By Gertrude Chavez-Dreyfuss
NEW YORK (Reuters) – Bitcoin investors expect futures volumes to perk up when CME Group Inc, the world’s largest derivatives exchange operator, launches its own contract to wager on the cryptocurrency on Sunday.
The second U.S. bitcoin futures launch is seen as another step towards big institutional investors warming up to a volatile asset that had until recently been accessible only via largely unregulated markets.
Like the futures contract launched last week by rival Cboe Global Markets, CME’s will be cash settled. But it will be priced off an index of data from several cryptocurrency exchanges, instead of just one.
“The CME contract is based on a broader array of exchanges,” said Matt Osborne, chief investment officer of Altegris, a $2.5 billion alternative investments provider based in San Diego, California. “So there is a possibility that the CME contract may generate more interest and more volume.”
The January CME contract will trade on.
Bitcoin has drawn attention for its eye-popping price gains, but it is also notoriously volatile. Bitcoin exchanges and digital currency wallets meanwhile have struggled with issues like outages, denial-of-service (DDoS) attacks and hacks.
Bitcoin hit another record high on Friday near $18,000 on the Luxembourg-based BitStamp platform, and has soared roughly 1,700 percent so far this year.
Chicago-based Cboe’s bitcoin futures surged nearly 20 percent in their debut on Monday, and more than 4,000 contracts changed hands by the end of the 4:15 p.m. EDT settlement.
But the trading volume in the one-month contract, which expires in January, fell to just around 1,500 contracts the next day. By Friday, volume had stabilized at roughly more than 1,000 contracts.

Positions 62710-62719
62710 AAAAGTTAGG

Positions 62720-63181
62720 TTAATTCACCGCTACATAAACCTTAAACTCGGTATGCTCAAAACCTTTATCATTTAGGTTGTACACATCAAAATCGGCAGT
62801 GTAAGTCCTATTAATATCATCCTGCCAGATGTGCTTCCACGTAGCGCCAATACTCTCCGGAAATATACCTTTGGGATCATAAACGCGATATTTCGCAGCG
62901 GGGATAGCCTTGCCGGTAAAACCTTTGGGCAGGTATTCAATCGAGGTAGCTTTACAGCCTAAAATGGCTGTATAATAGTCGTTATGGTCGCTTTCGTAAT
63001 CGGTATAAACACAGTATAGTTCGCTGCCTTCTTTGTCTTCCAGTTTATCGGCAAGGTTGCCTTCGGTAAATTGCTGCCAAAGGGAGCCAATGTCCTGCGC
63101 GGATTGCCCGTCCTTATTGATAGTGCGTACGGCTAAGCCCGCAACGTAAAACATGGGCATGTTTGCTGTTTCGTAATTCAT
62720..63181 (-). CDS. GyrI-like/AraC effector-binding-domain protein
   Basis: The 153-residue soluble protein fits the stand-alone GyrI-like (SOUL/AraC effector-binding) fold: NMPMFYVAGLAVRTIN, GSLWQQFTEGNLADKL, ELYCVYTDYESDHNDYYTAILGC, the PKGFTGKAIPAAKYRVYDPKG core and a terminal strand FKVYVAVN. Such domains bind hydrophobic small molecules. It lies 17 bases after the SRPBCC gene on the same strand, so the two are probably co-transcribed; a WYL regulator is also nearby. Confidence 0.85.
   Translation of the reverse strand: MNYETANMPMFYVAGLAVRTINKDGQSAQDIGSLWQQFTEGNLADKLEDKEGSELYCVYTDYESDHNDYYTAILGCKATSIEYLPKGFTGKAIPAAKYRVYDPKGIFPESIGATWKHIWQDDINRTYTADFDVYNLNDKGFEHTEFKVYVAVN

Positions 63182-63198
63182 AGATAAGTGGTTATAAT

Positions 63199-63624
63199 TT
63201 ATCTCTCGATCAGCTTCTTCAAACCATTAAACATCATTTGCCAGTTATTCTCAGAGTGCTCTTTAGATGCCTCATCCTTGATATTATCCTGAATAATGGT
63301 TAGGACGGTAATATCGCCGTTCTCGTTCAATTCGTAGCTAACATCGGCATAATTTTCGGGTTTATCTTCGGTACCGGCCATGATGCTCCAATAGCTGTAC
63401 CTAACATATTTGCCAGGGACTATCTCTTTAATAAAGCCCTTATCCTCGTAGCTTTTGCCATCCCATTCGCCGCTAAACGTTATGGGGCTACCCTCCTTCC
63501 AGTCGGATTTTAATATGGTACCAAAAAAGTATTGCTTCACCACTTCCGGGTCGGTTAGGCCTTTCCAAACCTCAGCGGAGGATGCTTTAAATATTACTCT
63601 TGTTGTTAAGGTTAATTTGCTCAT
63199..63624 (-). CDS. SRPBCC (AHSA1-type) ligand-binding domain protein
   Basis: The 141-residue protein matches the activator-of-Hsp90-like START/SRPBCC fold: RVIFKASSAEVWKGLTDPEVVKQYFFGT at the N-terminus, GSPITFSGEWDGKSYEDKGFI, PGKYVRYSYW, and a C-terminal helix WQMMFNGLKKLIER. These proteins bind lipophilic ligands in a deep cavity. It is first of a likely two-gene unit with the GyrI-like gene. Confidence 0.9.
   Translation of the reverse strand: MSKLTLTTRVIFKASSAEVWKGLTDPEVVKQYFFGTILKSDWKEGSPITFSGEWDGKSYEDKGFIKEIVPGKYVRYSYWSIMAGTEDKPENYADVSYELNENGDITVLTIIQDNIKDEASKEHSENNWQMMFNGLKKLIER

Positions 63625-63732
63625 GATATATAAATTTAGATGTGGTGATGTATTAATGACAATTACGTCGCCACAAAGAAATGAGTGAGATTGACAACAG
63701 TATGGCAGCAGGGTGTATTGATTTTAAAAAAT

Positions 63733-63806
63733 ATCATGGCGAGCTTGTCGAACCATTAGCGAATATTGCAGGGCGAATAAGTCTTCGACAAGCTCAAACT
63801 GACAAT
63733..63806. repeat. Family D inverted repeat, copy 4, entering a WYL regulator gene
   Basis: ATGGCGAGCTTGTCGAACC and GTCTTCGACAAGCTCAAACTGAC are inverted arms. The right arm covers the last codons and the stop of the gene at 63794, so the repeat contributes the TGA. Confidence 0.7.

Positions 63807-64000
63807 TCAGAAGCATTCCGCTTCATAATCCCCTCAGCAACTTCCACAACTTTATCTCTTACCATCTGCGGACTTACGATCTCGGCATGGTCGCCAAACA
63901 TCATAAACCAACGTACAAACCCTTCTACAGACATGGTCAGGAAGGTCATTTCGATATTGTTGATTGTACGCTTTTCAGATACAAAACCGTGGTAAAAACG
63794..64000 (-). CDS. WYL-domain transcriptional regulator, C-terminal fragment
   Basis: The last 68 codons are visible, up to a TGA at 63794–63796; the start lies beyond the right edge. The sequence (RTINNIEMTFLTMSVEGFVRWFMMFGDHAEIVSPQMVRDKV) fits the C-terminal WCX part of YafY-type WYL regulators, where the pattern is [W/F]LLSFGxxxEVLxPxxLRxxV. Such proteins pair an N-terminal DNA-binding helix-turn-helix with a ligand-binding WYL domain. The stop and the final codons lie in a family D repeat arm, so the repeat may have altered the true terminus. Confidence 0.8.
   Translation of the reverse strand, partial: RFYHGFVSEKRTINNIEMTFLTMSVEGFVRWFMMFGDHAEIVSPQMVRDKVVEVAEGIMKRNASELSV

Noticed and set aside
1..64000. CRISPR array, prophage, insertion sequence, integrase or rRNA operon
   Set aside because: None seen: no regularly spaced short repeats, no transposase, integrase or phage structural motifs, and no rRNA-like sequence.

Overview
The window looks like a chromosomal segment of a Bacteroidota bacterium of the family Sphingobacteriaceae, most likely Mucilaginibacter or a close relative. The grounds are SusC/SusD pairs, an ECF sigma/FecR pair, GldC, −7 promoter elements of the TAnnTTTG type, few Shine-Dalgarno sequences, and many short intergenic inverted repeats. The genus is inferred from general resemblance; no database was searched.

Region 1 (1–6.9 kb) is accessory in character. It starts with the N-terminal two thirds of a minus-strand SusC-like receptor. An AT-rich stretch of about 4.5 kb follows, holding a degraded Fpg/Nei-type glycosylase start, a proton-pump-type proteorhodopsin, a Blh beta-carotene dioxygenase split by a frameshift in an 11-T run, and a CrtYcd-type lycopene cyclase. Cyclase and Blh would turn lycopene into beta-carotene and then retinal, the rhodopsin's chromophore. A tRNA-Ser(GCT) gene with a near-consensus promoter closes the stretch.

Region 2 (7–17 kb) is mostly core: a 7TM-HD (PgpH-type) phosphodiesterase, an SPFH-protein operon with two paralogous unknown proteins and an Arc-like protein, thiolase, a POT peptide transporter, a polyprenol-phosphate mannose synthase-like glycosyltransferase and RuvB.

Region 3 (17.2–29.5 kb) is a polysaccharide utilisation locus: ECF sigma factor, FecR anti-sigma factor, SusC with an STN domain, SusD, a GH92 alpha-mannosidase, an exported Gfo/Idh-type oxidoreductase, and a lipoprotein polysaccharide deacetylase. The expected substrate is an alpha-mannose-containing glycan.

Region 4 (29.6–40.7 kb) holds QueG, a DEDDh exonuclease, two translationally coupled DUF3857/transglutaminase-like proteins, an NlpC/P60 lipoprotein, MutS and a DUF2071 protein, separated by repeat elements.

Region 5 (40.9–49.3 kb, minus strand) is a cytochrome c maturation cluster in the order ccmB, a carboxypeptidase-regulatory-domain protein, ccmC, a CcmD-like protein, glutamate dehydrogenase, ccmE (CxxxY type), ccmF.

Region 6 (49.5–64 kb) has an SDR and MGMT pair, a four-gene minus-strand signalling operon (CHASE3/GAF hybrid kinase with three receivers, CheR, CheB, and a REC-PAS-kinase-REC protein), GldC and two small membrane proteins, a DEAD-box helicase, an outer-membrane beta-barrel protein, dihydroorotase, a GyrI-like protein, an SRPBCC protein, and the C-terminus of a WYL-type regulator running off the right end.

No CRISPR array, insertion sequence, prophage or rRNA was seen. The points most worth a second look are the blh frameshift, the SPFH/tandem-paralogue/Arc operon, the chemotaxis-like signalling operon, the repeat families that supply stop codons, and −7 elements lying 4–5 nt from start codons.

In contrast, trading volume in the Cboe volatility index futures typically runs in the tens of thousands to more than 100,000 contracts, market participants said.
The decline in bitcoin futures volume had been expected, analysts said, given concerns about the cryptocurrency’s underlying volatility.
And discount brokerage TD Ameritrade said on Friday it would allow certain clients to trade Cboe bitcoin futures from Dec. 18, pointing to a potential pickup.
The futures contract price has declined more than 5 percent since its launch on Dec. 10.
Some investors believe the CME bitcoin futures could attract more institutional demand because the final settlement price is culled from multiple exchanges.
The Cboe futures contract is based on a closing auction price of bitcoin from the Gemini exchange, which is owned and operated by virtual currency entrepreneurs and brothers Cameron and Tyler Winklevoss.
To be sure, the general sentiment in the market remains one of caution and this has been reflected in margin requirements for the contracts.
In the futures market, margin refers to the initial deposit made into an account in order to enter into a contract.
The margin requirement at CME is 35 percent, while at Cboe, it is 40 percent, reflecting the cryptocurreny’s volatility. The margin for an S&P 500 futures contract, by contrast, is just 5 percent, analysts said.
One futures trader said the average margin for brokers or intermediaries on bitcoin contracts is roughly twice the exchange margins.
Andrew Busch, chief market intelligence officer of the U.S. Commodities Futures Trading Commission in an interview with CNBC last week pointed out that the underlying cash market for bitcoin is still not regulated.
“It’s important to keep that in mind when (investors) are trying to make a decision,” he added.
Some analysts believe it is going to take some time before bitcoin futures take off in a big way.
Many professional traders use quantitative systems to identify trading opportunities and that requires a history of data which the bitcoin futures contracts do not yet have.
“Volumes are going to slowly increase as professional traders get comfortable with the price action and more importantly get comfortable with the volatility and the margin usage,” said Altegris’ Osborne.
Bitcoin was set up in 2008 by an individual or group calling themselves Satoshi Nakamoto, and was the first digital currency to successfully use cryptography to keep transactions secure and hidden, making traditional financial regulation difficult if not impossible.
(Reporting by Gertrude Chavez-Dreyfuss; Editing by Meredith Mazzilli)